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magnetic armor

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posted on Feb, 12 2009 @ 02:41 PM
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Any one ever think about it or the design? I thought, maybe have a strong magnetic field generated seconds before a strike which would slow down or change the direction of a incoming bullet or shell. I know it would reek havoc on the onboard computer systems and electronics, but maybe it would work. Say for an airplane or a tank.




posted on Feb, 12 2009 @ 04:51 PM
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Most of the materials that people shoot at vehicles are weakly diamagnetic, so TECHNICALLY, a strong magnetic field would repel them; it's just that the effect would be completely negligible at field strengths that don't RIP THE IRON OUT OF THE HEMOGLOBIN MOLECULES OF EVERYONE NEAR THE THING, (or similarly ridiculous feats).

A very strong neodymium boron permanent magnet can repel graphite, a strong diamagnet, at an acceleration of 9.81 meters per second at a distance of about a millimeter. The effect is a little stronger closer to the magnet, and drops off sharply further away. You would need an absurdly powerful electromagnet to just make a measurable change in the velocity of an incident round.

An MRI machine contains a very powerful magnet, with field strengths measured in Tesla. To get that, it has to be a superconducting coil, which necessitates cooling with liquid helium. In addition, as it must be a coil, it represents an inductance. A big inductance. That means that it can only be charged so fast. At ridiculous field strengths, I doubt an absurdly powerful magnet could be brought up to full power in time to stop a projectile.

Pretty much: no it wouldn't work, and magnets barely even work that way. Except at some cool science demonstrations levitating cubes of graphite or bismuth over superconductors, when was the last time you saw a magnet repelling anything besides another magnet that happened to be facing the right direction?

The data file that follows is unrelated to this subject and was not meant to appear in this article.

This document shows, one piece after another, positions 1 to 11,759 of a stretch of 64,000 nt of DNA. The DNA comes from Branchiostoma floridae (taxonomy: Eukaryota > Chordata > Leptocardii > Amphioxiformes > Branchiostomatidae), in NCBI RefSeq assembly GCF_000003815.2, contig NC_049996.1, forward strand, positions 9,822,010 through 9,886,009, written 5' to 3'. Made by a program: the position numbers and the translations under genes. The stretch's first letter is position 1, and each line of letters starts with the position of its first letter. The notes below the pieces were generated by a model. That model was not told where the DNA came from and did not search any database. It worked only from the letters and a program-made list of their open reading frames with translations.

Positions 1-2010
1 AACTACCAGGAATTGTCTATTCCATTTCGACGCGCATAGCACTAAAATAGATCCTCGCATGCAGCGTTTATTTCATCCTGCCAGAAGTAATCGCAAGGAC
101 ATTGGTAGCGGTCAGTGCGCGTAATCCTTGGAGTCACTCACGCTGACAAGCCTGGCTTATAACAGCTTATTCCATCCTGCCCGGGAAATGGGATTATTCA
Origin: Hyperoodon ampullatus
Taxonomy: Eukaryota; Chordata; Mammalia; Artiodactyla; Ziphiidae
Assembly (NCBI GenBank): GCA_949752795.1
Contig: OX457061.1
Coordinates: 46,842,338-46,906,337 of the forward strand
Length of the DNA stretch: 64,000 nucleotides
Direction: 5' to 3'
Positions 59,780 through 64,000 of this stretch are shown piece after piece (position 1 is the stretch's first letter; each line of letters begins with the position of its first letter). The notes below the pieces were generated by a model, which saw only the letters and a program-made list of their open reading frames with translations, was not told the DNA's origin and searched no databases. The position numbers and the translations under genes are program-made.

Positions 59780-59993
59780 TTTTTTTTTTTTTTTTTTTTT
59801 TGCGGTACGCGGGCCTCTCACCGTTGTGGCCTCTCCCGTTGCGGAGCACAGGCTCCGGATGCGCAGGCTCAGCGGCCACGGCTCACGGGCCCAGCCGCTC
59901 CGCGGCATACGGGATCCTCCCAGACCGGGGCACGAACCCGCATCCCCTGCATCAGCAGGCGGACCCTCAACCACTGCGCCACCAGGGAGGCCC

posted on Feb, 12 2009 @ 05:07 PM
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The Mythbuster Did this on Episode 59 and they BUSTED the myth.


Annotated Mythbusters


Electro-magnetic Watch Myth: An electro-magnetic watch can deflect bullets In Live and Let Die, Q gives Bond an electromagnetic watch. In a deleted scene, Bond uses it to deflect a bullet. In other scenes, the watch pulls down a zipper on a woman’s dress and pulls away his boss’ teaspoon from across the room.

Exact replica of the watch from Live and Let Die Jamie found an electromagnet small enough to fit in an exact replica of the watch from Live and Let Die. He ramped up the voltage 5x to give it a resulting field of 575 gauss. For comparison:

* Earth: 1/2 gauss
* fridge magnet: 10 gauss
* junkyard magnetic crane: 10000 gauss

They rigged up a remote firing control on a pistol so that they could have precise control over each firing. Two firings showed that the bullet closely followed the same trajectory each time.

* watch (575 gauss): With the watch in place, there was no change in the bullet’s trajectory: it went through the same hole as the bullets before.

* big electromagnet (3200 gauss): went through same hole

* 10 neodymium iron boron magnets (each magnet can lift 350lbs): the bullet actually dipped slightly and was sent flipping into the target. The hold was slightly lower on the target

* 10 neodymium + 3 even bigger magnets (60000+ gauss): Adam added three even bigger magnets (3x as thick) to the end of the row of magnets. The bullet was pulled down far enough that it hit the top of one of the last magnets.

BUSTED



posted on Feb, 12 2009 @ 06:50 PM
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ok, what about explosive armor to repel a round? That when a round strikes a directional charge would cancel out the incoming round?



posted on Feb, 12 2009 @ 09:53 PM
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reply to post by christopherledwards
 


That's reactive armor, and it's pretty heavy and really only practical for something large with a very strong, solid backing to put it on, like a tank or APC. The fronts of Russian MBTs are always covered with the stuff. It comes in blocks. The Abrams tank has it available as an add-on kit, but it's generally thought to be unnecessary for general use.



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